Philipp Arnold de la Renoitière von Ferrary
Famous Philatelists Series
Ferrary was the son of a wealthy widow, the Duchess de Galliera, who owned much of the Italian city of Genoa. Ferrary was born in 1848 (some sources claim it was 1858) and made his home in Paris. On the death of his mother, he became the adopted son of Emanual El Renoitière on Kriegsfeld, an officer in the Austrian army who was rumored to be his father, and assumed the officer's name as part of his own.
Wealthy as one could be only in those days of untaxed money, Ferrary spent enormous sums on the purchase of rare stamps, covers, and entire collections. His accumulation was large enough to occupy a suite of three rooms in his paris home. Though he seems to have been an accumulator rather than a philatelic student, the world of philately owes him a debt of gratitude. If he had not been such a hoarier of of full sheets and large multiples of rare stamps it is likely that they would not have survived intact to provide later philatelic students with research material.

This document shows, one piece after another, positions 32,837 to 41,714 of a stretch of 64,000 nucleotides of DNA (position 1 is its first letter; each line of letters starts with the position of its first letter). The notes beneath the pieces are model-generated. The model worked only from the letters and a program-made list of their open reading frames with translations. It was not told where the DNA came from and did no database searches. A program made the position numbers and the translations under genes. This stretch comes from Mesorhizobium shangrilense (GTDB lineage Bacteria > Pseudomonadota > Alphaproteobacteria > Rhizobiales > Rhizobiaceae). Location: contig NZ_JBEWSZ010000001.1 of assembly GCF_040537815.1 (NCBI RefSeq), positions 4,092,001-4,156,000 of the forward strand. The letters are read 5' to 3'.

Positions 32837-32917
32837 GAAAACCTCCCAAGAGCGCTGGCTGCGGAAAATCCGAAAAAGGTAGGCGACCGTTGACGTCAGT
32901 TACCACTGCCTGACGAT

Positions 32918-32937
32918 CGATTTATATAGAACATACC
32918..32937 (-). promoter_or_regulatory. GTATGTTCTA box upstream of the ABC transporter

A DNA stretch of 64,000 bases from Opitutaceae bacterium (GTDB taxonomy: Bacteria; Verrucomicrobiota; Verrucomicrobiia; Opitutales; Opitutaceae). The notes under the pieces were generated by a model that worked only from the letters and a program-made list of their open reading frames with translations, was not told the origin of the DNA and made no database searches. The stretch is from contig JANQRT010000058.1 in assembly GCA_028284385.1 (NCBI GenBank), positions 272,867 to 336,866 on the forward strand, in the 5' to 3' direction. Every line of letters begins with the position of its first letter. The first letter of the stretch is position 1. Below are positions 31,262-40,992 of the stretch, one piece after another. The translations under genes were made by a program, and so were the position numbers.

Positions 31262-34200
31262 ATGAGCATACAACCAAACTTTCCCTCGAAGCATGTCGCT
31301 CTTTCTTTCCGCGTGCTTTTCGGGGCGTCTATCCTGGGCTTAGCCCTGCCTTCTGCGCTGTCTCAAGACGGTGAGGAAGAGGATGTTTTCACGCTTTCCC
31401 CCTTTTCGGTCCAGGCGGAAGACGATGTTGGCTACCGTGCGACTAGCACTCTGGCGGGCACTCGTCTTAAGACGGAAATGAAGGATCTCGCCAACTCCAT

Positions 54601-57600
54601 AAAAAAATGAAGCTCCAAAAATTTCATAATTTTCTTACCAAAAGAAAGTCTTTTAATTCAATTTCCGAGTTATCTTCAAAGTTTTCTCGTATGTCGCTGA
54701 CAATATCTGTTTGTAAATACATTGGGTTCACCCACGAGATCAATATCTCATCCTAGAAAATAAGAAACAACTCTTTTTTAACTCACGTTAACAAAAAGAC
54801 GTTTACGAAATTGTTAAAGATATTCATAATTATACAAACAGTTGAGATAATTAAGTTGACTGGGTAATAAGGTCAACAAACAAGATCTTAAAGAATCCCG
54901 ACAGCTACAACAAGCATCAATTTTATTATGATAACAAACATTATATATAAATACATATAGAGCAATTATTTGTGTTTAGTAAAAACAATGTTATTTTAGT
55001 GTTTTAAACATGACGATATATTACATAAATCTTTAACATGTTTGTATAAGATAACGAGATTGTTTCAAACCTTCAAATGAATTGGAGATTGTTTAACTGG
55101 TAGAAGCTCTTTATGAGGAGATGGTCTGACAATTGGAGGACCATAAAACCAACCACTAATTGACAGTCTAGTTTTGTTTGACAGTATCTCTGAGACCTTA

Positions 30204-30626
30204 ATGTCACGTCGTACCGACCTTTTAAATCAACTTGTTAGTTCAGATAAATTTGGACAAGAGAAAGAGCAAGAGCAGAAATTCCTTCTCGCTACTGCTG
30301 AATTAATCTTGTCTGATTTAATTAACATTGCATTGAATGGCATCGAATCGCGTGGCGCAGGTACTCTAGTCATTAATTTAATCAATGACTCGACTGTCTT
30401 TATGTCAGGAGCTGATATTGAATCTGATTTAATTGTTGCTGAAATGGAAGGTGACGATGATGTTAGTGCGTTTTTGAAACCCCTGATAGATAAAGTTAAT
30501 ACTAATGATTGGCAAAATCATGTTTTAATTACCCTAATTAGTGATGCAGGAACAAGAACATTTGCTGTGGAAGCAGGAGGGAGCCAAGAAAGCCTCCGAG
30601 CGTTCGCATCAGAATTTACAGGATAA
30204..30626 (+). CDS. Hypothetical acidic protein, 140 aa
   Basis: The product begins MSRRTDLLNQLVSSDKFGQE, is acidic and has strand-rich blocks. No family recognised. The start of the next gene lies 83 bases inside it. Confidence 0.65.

Earnest A. Kehr (The Romance of Stamp Collecting) tells how every Monday morning Ferrary's treasurer filled a series of spikes in the anteroom of the philatelic suite with 50-, 100-, 500-, and 1000- franc notes to a total of 50,000 francs ($10,000) for the week's incidental purchases! For larger purchases Ferrary would write a check.
Ferrary was in the Netherlands when World War I broke out and because of his Austrian descent went to Vienna, but he spent the next few years in Switzerland, where he died before the War's end.
Ferrary had willed his collection to the Imperial Postal Museum in Berlin. This gave the French the opportunity to seize the collection for sale, with the proceeds being applied to German war reparations. The total of 14 sales held form 1922 to 1925 is reported to have been more than $1.5 million, in those days an extraordinary amount for a philatelic sale. Many rarities came to light that had not been known to exist. It was at the Ferrary sale that American collector Arthur Hind bought the famous British Guiana 1¢ magenta for a reported $32,500, at that time a record price for the stamp.
- Kenneth A. WoodPosted May 20, 2000
This is Philately - Volume One A-F
Van Dal Publications 1982
Index of 508 Notes from the Past
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